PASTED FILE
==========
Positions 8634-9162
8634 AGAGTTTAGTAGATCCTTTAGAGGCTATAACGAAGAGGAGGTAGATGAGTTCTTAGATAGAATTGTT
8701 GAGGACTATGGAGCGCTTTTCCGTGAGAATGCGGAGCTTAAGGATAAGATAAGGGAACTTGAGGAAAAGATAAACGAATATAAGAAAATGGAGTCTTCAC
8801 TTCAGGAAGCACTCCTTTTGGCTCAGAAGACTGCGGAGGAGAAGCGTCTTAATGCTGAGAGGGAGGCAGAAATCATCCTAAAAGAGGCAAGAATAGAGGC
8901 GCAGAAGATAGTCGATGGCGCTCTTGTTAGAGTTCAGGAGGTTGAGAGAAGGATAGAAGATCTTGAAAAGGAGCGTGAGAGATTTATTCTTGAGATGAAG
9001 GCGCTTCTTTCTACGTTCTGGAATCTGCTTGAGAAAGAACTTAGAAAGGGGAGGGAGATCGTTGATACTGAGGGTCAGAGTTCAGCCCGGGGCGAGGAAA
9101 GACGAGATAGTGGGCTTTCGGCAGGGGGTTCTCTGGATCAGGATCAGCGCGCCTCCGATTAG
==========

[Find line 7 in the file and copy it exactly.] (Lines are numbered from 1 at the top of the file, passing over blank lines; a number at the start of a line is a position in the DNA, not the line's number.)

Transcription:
9101 GACGAGATAGTGGGCTTTCGGCAGGGGGTTCTCTGGATCAGGATCAGCGCGCCTCCGATTAG